person    Co-Presenters

Élodie Chevallier, doctorate in education (UQAM)

Réginald Savard, professor (UQAM), career counsellor and psychotherapist

Alexandre Brien, professor of career counselling (UQAM)

Pawel Zaniewski,, career counsellor and doctoral student in education (UQAM)

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  • FREE webinar


  • This webinar series was presented in French with English subtitles available on the recording.


  • This webinar offered AI-generated live captions available in multiple languages

English subtitles are available on the recording of this webinar.

Webinar overview

Loss of meaning at work is a growing source of motivation for career change, particularly when it follows a significant event.  A striking example of this is the COVID-19 pandemic, which has given rise to a phenomenon of “quiet quitting.” This has prompted organizations such as CERIC and UQAM (Université du Québec À Montréal) to address the issue by funding project research aimed at understanding how major upheaval affects the meaning that individuals derive from their work and their decisions to change careers. 

Indeed, given the events anticipated in the 21st century (climate events, climate-induced migration, pandemics…), it is essential to understand the factors underlying the loss of meaning at work, to analyze this process and to determine how to provide appropriate support. 

Why career professionals should get involved

This webinar will present key findings from CERIC research on meaning at work. Employment and career counselling professionals will gain a deeper understanding of this evolving field and acquire evidence-based knowledge to enhance their practice. By considering factors that impact meaning at work and understanding how it can be lost, professionals can better support clients facing professional malaise. This webinar will help participants identify dimensions of meaning at work to support clients in creating new career plans that align with their values, promoting lasting well-being and job satisfaction.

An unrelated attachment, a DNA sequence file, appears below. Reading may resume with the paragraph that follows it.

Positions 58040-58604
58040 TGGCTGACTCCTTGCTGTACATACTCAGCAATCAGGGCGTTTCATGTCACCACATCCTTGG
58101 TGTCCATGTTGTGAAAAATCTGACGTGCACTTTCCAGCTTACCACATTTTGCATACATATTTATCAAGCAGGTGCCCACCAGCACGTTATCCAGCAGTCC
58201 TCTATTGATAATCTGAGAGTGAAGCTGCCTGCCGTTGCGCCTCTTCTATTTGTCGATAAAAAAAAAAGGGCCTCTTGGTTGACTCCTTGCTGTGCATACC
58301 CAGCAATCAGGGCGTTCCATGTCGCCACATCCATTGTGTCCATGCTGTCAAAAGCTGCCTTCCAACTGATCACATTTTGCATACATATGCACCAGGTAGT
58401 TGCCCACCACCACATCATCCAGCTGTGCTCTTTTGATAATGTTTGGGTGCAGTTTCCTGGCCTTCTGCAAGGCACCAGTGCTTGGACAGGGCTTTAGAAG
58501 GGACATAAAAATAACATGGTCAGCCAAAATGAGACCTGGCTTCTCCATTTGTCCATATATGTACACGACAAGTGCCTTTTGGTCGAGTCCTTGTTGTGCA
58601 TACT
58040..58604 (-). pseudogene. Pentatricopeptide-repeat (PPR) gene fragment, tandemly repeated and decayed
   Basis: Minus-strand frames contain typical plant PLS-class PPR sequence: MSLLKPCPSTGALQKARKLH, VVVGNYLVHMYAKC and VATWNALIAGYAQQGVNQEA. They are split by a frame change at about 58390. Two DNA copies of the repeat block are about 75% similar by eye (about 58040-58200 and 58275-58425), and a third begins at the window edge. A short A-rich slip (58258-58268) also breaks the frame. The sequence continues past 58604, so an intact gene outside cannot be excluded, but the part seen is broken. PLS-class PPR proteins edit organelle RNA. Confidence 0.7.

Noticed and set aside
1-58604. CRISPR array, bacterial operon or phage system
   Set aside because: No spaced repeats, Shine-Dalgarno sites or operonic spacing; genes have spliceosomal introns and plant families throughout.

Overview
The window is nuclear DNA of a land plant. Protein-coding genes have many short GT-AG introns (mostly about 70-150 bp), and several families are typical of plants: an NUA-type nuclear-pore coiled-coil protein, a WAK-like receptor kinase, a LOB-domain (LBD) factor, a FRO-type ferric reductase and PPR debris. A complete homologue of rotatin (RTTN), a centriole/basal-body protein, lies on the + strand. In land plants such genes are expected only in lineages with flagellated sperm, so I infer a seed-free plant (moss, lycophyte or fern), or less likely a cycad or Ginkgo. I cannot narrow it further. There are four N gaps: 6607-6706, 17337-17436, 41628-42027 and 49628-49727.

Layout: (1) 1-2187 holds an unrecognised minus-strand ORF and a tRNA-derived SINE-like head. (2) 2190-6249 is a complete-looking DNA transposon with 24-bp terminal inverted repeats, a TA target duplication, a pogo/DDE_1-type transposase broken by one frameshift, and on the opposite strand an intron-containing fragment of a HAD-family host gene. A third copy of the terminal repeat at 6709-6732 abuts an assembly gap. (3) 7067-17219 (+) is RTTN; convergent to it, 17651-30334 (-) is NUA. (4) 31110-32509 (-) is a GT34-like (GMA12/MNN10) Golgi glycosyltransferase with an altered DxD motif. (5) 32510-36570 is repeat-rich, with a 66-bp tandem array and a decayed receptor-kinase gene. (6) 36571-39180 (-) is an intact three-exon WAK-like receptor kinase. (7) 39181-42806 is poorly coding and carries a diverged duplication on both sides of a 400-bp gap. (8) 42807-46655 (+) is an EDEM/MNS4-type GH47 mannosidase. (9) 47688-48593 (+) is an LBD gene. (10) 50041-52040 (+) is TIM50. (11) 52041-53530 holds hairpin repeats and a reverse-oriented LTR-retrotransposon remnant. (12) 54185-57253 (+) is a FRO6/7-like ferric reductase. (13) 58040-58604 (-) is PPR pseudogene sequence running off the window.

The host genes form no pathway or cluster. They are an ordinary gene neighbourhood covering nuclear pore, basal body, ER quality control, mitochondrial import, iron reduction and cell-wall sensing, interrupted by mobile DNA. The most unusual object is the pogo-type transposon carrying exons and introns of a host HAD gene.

Key learning objectives

  • Learn about the dimensions and components of meaning at work 
  • Learn about the process of loss of meaning at work, leading to career transition
  • Help define a meaningful career plan

Overview of the research project

CERIC has funded a research project aimed at shedding light on how a career shock, such as the COVID-19 pandemic, influences the meaning of work and career change choices. As part of this project, a team from UQAM is seeking to better understand the career concerns of individuals since the start of the pandemic.

Learn more

CERIC webinars are hosted on the Zoom Events platform! Learn about it in our FAQ.

Elodie Chevallier

Élodie Chevallier holds a doctorate in education. Her research activities focus on meaning at work and career development. Since 2021, with a team from UQAM, she has been conducting research into understanding the effects of the COVID-19 pandemic on the meaning given to work and career development. 

Réginald Savard

Réginald Savard is a professor at UQAM, Career Counsellor and psychotherapist whose research focuses on effectiveness and change in career counselling with orientation, integration and adaptation challenges, as well as on training and supervision. He offers a variety of clinical supervision activities in career counselling and psychotherapy.

Alexandre Brien

Alexandre Brien holds a doctorate in education from Université de Sherbrooke and a postdoc from Saint Paul University in Ottawa, and is a professor of career counselling at Université du Québec à Montréal.  Since 2022, he has been part of the research team seeking to understand the effects of the COVID-19 pandemic on the meaning given to work. 

Pawel Zaniewski

Pawel Zaniewski, MSc, Career Counsellor, is a doctoral student in education at UQAM. He is working on the effectiveness of career counselling for people reintegrating into work following a common mental disorder episode. Since 2022, he has been part of the research team seeking to understand the effects of the COVID-19 pandemic on the meaning given to work.